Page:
Policy

Annual Plan Hearings

Annual Plan Hearings

In order for New York to be a fair city for all ages, the DFTA service system must be financially supported at levels reflective of the needs it serves. At a time of historical demographic increases for the aging population, the DFTA budget is well under 1% of the city budget…

Changes in the delivery of health care services

While services such as senior centers, home-delivered meals or affordable senior housing with services are non-medical by definition, their impact has a uniquely positive effect on the overall health of a senior and a reduction in costs that would otherwise be imposed to our healthcare system. For example, data has shown that the majority of the seniors that go to a senior center receive more than half of their daily nutritional intake from meals they eat at the center.

The work of community based service providers also has significant health impacts from lowering rates of depression, to preventing isolation, to even reducing hospitalization rates for older adults, and more. For example, given that studies now show that loneliness surpasses obesity as an early predictor of morbidity, the ability for senior centers to provide socialization opportunities is key to combating this risk-factor.

LiveOn NY in the News!

LiveOn NY in the News!

At LiveOn NY, we work hard to make sure that the public hears about the issues affecting older New Yorkers, as well as the incredible momentum that exists as we grow old. To this aim, we are proud of each and every time we are able to share this narrative with the press and our local communities.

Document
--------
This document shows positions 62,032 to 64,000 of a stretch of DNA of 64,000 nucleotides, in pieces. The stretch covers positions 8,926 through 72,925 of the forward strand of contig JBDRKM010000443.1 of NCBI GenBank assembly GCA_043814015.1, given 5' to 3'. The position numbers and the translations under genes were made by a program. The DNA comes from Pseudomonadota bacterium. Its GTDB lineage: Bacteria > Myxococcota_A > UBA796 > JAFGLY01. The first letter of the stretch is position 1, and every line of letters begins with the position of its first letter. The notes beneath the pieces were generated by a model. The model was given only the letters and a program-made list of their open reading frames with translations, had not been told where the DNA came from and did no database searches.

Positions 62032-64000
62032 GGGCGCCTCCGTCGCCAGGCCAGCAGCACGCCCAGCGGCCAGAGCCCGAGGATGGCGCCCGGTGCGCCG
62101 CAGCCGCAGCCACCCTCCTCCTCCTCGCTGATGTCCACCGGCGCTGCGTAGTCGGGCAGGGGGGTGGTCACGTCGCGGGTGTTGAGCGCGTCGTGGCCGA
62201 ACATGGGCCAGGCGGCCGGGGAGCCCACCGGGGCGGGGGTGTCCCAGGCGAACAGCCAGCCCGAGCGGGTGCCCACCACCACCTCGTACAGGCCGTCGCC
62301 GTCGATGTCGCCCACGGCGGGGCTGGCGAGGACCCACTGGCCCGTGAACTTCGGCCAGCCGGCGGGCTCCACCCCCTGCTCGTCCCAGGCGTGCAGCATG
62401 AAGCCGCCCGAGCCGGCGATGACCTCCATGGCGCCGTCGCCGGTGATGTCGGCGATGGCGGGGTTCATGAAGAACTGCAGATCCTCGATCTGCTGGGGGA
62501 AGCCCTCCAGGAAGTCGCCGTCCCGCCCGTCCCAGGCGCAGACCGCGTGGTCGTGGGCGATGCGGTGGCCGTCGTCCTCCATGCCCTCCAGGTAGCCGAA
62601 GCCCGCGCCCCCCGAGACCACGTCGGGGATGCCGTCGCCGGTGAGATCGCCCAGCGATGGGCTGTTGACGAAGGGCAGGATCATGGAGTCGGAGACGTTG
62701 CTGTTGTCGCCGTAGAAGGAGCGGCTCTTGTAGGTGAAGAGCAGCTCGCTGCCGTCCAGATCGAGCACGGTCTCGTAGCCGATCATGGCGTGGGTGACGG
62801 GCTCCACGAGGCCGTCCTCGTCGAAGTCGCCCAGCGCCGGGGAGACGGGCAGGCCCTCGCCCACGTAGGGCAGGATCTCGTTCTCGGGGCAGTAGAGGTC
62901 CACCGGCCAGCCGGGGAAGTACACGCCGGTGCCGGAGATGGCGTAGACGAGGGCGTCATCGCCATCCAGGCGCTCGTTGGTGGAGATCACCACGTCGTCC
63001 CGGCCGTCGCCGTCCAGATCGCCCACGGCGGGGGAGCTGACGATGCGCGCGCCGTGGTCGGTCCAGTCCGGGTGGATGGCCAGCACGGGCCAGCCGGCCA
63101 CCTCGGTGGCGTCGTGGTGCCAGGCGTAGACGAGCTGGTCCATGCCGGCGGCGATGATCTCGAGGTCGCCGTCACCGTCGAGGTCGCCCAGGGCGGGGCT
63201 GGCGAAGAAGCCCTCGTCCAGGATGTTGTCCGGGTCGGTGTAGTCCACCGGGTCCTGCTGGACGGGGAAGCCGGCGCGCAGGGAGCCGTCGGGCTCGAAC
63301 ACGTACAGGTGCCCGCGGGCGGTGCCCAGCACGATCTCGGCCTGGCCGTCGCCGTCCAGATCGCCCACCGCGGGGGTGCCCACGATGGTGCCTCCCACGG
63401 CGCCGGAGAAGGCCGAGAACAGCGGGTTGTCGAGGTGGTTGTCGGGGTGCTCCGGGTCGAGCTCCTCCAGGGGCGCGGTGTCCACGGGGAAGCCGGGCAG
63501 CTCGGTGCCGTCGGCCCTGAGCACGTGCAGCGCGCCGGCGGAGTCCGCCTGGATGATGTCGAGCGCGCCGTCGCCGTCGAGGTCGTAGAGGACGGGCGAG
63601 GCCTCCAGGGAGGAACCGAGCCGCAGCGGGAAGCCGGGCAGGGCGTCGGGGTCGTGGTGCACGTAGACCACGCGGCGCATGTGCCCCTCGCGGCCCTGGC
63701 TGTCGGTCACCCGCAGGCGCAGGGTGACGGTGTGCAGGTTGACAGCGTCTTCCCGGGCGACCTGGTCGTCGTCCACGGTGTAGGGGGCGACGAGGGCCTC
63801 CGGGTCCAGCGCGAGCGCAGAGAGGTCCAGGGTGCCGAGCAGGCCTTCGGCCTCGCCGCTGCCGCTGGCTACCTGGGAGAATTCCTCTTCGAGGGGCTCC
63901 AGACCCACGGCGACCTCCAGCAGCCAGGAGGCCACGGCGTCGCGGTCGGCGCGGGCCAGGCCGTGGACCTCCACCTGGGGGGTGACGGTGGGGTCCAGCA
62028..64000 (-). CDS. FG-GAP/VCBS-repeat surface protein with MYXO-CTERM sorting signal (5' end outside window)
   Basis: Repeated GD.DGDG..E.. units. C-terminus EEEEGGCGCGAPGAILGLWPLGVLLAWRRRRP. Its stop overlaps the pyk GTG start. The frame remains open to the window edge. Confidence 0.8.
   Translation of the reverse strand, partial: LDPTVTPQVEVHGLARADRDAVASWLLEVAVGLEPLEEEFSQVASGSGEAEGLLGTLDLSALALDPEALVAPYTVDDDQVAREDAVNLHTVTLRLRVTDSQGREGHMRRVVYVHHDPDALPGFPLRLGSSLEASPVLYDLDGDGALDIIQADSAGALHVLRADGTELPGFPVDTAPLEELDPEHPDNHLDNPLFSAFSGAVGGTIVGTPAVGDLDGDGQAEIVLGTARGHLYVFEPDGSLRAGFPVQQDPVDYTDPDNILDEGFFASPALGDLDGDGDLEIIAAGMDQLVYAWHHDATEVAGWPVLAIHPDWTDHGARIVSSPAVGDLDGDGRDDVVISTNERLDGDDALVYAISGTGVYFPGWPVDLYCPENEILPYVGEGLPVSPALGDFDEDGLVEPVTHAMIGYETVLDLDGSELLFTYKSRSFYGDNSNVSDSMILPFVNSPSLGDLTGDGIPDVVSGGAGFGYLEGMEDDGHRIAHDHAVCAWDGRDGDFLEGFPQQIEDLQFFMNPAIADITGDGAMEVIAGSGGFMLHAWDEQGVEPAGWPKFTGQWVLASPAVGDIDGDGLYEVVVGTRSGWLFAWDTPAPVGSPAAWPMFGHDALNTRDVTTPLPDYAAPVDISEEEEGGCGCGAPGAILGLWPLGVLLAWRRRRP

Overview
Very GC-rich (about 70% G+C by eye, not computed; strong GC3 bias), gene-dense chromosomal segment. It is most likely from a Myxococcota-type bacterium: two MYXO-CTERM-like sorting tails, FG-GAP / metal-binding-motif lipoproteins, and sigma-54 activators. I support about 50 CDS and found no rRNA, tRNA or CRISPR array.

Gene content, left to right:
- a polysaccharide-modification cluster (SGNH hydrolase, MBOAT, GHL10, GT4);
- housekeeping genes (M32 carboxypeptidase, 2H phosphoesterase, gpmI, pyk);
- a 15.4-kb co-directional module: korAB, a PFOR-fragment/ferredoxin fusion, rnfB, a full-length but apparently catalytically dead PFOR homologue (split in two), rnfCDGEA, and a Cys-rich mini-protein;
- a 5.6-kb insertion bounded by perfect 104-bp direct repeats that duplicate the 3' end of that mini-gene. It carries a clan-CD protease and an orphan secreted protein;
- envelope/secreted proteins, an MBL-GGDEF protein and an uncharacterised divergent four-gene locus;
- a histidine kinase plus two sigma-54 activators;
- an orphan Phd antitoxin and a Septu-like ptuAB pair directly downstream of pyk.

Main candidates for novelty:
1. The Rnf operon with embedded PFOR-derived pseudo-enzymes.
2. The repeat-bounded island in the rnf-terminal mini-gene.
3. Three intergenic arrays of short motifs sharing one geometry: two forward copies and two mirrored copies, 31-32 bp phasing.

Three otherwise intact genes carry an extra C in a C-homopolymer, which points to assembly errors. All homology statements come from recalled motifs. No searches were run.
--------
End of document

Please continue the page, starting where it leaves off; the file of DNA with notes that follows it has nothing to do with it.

Testimony: NYC Council Finance Committee Public Hearing

Testimony: NYC Council Finance Committee Public Hearing

The city’s budget reflects its priorities.  For New York City to truly be the fairest big city, fairness must extend across the lifespan. The Department for the Aging (DFTA) budget accounts for less than ½ of 1% of the total city budget despite the fact that older adults are the fastest growing demographic…

More Than 300 Seniors Came to City Hall for LiveOn NY's 23rd Annual Aging Advocacy Day

More Than 300 Seniors Came to City Hall for LiveOn NY's 23rd Annual Aging Advocacy Day

On the 23rd anniversary of LiveOn NY’s Aging Advocacy Day, 300 older adults from over 100 senior centers, NORCs and other programs converged on City Hall and met with 43 Councilmembers to talk about how senior services fuel their communities.  Older New Yorkers are the fastest growing population in the City. From 2000 to 2030 their numbers will double to 1.84 million, about one in five New Yorkers. Current resources do not allow senior services staff to connect with the broad array of needs of ever changing immigrant groups, diverse populations and caregivers…